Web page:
Just before 6 p.m., a prison transport van pulled up to a state mental hospital in central Maryland. Inside were two deputies and James Geeter, a 77-year-old man arrested for trespassing at a library in Prince George’s County — and so mentally incompetent that a judge ordered treatment before he could face the charges.
Four hospital staffers, including the clinical director, met the deputies at the door that night last month and turned them away.
The psychiatric facility was full.
The deputies and their prisoner returned to the county’s jail, where Geeter took a spot on a list of 84 inmates throughout Maryland waiting to get into one of the state’s five forensic hospitals — including some inmates charged with violent felonies.
The crisis at Maryland’s mental hospitals is playing out nationwide, putting pressure on jails and testing the patience of judges.
In 25 states surveyed this year by the nonprofit Treatment Advocacy Center based in Arlington, Va., 1,956 inmates were in local jails waiting for psychiatric hospital slots, leaving them in facilities that were not designed to meet their needs at what can be triple the cost of tending to other inmates.
“If you could design a system to treat these people as ineffectively and as expensively as possible, you’d use jails the way we do,” says the Treatment Advocacy Center’s executive director, John Snook.
At least six states have longer wait lists than Maryland, but the state’s numbers have risen quickly — from 49 in early March to 84 in early May, according to numbers tracked by the Maryland Department of Health and Mental Hygiene (DHMH).
One reason for the long waits, say corrections officials and the Treatment Advocacy Center, is that more people with profound mental illness are being arrested and booked into jails, while the number of beds at state hospitals is not growing. The patients in the hospitals, meanwhile, are more acutely sick and more dangerous than in years past, which extends their stays.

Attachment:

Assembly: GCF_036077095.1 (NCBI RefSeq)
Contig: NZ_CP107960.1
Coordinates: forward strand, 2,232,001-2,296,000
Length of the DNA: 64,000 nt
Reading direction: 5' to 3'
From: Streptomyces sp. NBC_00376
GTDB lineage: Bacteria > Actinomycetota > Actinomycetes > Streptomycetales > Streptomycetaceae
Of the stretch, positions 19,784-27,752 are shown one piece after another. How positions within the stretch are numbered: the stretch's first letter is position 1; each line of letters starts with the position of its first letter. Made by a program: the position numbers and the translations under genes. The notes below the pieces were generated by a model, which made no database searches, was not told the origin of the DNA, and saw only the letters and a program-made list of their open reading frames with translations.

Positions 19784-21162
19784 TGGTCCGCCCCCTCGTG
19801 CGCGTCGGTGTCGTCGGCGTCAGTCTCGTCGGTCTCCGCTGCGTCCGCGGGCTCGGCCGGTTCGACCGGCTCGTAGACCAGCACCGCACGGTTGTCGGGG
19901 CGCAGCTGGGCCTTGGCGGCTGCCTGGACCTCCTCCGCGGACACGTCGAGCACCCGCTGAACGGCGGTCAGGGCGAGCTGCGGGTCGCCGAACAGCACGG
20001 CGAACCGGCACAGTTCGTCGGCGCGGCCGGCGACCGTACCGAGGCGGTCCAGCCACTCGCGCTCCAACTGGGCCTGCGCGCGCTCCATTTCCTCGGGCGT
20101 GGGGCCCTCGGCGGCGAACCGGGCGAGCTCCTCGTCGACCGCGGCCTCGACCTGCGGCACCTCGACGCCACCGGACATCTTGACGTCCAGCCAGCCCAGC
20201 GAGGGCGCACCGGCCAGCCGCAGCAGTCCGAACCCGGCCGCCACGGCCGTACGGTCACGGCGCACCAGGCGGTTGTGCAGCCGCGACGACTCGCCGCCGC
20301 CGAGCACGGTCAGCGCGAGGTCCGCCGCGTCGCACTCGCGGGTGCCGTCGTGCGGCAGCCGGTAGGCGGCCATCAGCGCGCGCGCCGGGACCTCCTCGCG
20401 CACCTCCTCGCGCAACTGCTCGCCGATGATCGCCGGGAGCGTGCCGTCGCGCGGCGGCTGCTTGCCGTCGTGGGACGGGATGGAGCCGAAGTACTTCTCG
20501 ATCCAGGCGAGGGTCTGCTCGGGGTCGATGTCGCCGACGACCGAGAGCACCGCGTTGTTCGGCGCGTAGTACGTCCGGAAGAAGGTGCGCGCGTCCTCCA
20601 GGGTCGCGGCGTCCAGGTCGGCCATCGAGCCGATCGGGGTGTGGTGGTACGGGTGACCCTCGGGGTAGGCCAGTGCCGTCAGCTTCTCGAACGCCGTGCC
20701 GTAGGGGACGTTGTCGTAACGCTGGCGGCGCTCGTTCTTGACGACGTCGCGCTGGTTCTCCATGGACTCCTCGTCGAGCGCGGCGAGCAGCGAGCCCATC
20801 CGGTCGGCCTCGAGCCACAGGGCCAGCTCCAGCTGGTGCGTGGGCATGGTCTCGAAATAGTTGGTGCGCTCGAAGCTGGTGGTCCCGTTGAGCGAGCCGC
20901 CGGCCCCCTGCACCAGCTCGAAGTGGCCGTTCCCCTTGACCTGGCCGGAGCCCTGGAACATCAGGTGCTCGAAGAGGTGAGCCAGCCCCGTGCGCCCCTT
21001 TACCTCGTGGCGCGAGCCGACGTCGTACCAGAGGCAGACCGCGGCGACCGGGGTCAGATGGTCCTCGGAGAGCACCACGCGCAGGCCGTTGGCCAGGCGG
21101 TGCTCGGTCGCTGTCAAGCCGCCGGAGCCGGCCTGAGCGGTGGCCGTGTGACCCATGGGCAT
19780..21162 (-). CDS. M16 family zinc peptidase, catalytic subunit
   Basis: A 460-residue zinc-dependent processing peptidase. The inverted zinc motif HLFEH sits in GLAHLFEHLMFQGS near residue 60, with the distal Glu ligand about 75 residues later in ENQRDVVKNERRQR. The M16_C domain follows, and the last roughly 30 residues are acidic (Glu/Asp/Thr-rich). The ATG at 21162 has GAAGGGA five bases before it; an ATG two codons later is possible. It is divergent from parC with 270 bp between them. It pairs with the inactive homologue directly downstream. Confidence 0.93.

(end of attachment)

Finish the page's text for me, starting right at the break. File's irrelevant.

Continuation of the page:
When inmates are successfully treated, it can be hard to find a program outside the hospital where they can move for after-care.
“We have a humongous patient-flow problem,” said Paula Langmead, the head of Springfield Hospital Center in Sykesville, Md., at a court hearing in Geeter’s case last month. The hospital had turned him away. “There is an inability to find providers willing to take some of these people back into their communities.”
Finding spots for an increased number of undocumented immigrants suffering from schizophrenia can be particularly difficult, she said.
In Maryland, the waiting lists persist as health department officials ask for leeway even as they openly defy judges’ orders to treat defendants deemed mentally incompetent.
“We value our collaboration with the judiciary and make every effort to comply with court orders,” DHMH Secretary Van Mitchell, who started his job last year, wrote in a letter sent this spring to Maryland judges. “We are requesting your support and assistance to ameliorate the potential negative impacts related to the crisis we are currently facing.”
Under Maryland law, mental illness and criminal justice intersect in two major areas.
A person who is too mentally ill to understand his surroundings in court cannot be tried. Also, at the time of the alleged crime, if mental illness kept the accused person from understanding he was breaking the law, he can be found not criminally responsible — commonly known as the insanity defense.
In both circumstances, judges issue court orders to send defendants to state psychiatric hospitals for evaluation and treatment.
Given those requirements, some judges are asking state health officials to come to court to explain why inmates who are a risk to themselves or others cannot get a psychiatric hospital bed.
At a May 18 hearing devoted to Geeter’s case and the inability to secure him a hospital bed, Prince George’s District Court Judge Robert Heffron told Mitchell that he appreciated the department’s challenges — to a point.
“You seem like a wonderful person,” Heffron told him. “But I don’t understand how this can be so evident to everyone — and nothing gets done.”
Judges who make direct appeals to the state often get inmates into treatment, which helps a specific patient but ignores the larger problem.
After the May hearing, Geeter got a bed at Springfield hospital.
But others still are on hold.
The state’s most recent waiting list includes 30 people court-ordered to Clifton T. Perkins, the state’s maximum-security forensic psychiatric hospital in Jessup, where those charged with violent felonies are sent.